Further, after the clock signal generated by the ceramic oscillation circuit 16 becomes stable, the clock control section 18 starts supplying the high rate clocks as sync clocks to the measurement control section 4. The measurement control section 4 carries out the foregoing measuring operations, based on the sync clock. An auxiliary clock generator is formed of a ring oscillator 19 and is used for supplying a clock signal whose cycle is shorter than that of the high rate clock.

FIG. 2 shows an operational relationship between the measurement control section 4 and the sync setting section 5. In order to keep up with changes in pressure, the measurement control section 4 is triggered to measure a flow velocity at short time intervals, e.g., every 10 ms as shown in FIG. 2.

A time needed for the measurement control section 4 to complete a measurement is, e.g., 0.5 ms as shown in FIG. 2, which is a lot shorter than the time interval between the measurements. Given the time measurement performed by the time measuring section 11 and waveform shaping performed on the transmission signal by the transmission section 6, which need to operate on the nanosecond order, such digital circuits of the measurement control 4 are supplied with a relatively high rate clock, e.g., 10 MHz.

On the other hand, during a period of resting time after the measurement operations are completed, no high speed process is performed except counting the accurate time interval to come.

Hence, as shown in FIG. 2, before the measurement control section 4 starts its measuring operations, the clock control section 18 prompts the ceramic oscillation circuit 16 to begin operating at time τ0, and after the ceramic oscillation circuit 16 becomes stable, e.g., in 1 (one) ms, the measurement control section 4 starts operating at time τ1 in synchronism with the sync clock signal supplied from the ceramic oscillation circuit 16.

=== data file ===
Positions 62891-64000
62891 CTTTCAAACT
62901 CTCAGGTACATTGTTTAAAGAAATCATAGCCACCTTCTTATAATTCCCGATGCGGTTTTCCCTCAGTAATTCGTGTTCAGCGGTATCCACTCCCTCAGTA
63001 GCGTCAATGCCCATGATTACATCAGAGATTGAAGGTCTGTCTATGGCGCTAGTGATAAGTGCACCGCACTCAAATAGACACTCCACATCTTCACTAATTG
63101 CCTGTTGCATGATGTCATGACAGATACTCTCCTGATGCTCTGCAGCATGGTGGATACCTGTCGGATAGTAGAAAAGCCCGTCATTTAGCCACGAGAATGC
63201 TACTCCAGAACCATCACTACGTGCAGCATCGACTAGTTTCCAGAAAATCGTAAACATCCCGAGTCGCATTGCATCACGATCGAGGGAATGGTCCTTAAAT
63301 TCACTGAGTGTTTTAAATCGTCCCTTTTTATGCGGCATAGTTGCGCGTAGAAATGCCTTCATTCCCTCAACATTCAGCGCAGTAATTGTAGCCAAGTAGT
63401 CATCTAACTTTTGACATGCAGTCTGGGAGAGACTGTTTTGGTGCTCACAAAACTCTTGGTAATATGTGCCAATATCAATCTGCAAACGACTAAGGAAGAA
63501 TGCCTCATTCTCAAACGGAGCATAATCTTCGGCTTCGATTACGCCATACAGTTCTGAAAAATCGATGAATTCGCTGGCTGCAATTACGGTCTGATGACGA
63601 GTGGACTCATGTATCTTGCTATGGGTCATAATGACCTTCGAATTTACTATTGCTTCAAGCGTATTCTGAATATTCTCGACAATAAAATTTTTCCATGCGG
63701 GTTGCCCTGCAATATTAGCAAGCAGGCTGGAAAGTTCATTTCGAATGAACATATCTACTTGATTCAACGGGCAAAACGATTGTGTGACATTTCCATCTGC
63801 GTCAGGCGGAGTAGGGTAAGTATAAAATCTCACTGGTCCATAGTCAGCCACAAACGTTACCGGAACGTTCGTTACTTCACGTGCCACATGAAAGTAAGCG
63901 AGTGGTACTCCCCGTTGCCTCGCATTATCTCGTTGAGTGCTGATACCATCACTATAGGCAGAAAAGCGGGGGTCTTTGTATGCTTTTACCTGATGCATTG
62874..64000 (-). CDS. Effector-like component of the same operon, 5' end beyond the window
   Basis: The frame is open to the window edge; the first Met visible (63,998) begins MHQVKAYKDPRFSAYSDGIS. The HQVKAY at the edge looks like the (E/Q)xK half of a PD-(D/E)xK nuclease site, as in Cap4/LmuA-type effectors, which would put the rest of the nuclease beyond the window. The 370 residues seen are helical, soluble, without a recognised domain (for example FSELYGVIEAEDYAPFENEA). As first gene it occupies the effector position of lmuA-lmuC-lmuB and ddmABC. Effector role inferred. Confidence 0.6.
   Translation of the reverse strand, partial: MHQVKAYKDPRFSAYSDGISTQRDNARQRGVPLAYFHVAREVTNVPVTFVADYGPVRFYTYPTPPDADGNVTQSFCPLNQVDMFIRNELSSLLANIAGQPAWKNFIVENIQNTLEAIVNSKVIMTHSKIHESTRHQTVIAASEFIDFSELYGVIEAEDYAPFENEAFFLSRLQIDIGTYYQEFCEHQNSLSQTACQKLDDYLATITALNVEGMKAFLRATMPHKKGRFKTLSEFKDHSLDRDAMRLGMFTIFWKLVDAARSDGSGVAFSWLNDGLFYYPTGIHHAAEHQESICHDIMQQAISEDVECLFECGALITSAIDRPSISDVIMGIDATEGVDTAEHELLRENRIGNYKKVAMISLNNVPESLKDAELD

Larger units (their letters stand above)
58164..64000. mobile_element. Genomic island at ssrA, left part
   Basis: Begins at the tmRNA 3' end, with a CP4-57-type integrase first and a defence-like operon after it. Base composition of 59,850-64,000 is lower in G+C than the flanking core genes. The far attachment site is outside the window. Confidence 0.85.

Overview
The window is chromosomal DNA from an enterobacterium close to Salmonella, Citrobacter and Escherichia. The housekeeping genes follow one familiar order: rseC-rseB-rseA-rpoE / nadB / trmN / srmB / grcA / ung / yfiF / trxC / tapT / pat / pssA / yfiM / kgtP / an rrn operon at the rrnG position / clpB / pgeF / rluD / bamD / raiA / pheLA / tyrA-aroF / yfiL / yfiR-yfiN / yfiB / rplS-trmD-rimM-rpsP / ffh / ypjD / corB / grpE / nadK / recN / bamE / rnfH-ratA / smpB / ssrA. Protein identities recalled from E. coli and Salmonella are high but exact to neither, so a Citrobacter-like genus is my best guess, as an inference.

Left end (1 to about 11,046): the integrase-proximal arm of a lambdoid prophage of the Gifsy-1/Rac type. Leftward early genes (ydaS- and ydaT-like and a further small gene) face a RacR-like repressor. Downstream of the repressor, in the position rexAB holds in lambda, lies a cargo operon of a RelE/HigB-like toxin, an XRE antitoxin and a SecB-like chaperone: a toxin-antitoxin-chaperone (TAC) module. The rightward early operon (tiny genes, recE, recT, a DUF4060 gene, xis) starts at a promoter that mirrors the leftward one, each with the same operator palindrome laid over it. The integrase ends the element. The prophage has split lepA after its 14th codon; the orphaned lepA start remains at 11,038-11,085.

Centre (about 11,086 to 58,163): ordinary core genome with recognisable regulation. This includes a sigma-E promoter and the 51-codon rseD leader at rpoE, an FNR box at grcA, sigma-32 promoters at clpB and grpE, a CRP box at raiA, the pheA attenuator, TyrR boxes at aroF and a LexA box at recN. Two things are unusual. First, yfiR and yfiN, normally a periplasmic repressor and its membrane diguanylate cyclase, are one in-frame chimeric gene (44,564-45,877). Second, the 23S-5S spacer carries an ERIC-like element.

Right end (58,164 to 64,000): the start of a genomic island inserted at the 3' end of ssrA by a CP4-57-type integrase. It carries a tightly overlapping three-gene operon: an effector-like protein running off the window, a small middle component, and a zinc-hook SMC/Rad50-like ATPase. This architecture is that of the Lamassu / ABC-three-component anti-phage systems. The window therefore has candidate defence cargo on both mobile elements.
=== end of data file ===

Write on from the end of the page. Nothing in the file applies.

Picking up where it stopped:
After the series of operations is finished, the clock control section 18 stops the ceramic oscillation circuit at time τ2 to thereby stop the supply of the high rate clocks. The quartz oscillation circuit 15 supplies clocks (e.g., 32.768 KHz used in the oscillation circuit of electronic clocks), which are a lot slower than the clocks of the ceramic oscillation circuit 16, and constantly supplies the clocks for the operations of the entire instrument.

To be more specific, the operation for monitoring the duration of the resting time intervals after the measurement control section 4 completes its measurement operations and the operation for monitoring the time duration after the ceramic oscillation circuit 16 is triggered before the measurement control section 4 initiates its measurement operations are performed, based on the low rate sync clocks supplied from the quartz oscillation circuit 15.

FIG. 3 explains the detailed operations of the ceramic oscillation circuit 16. FIG. 3 is a timing chart showing an operational relationship between the measurement control section 4 and the sync clocks. At time τ1, based on the high rate clocks supplied from the ceramic oscillation circuit 16, the transmission section 6 begins applying a square wave voltage signal to the first oscillator 2.

At the same time, the time measuring section 11 begins counting the leading edges of the high rate clocks to measure a travel time. It is at time τ2 that the comparison section 9 detects reception of the last wave in the last set of the predetermined number of repeated measurement sets repeated by the repetition section 10. The time measuring section 11 measures a time Ta which is indicative of a time period from time τ1 to time τ2.

When the time measurement is completed, post processes such as storing and transmitting the measurement results are conducted. Then, the clock control section 18 stops the operation of the ceramic oscillation circuit 16 at time τ3. Thereafter, using the low rate clocks supplied from the quartz oscillation circuit 15, a time duration is counted during which the ceramic oscillation circuit 16 has to rest, in order to determine a timing to trigger the transmission section 6 to begin outputting a square wave voltage signal.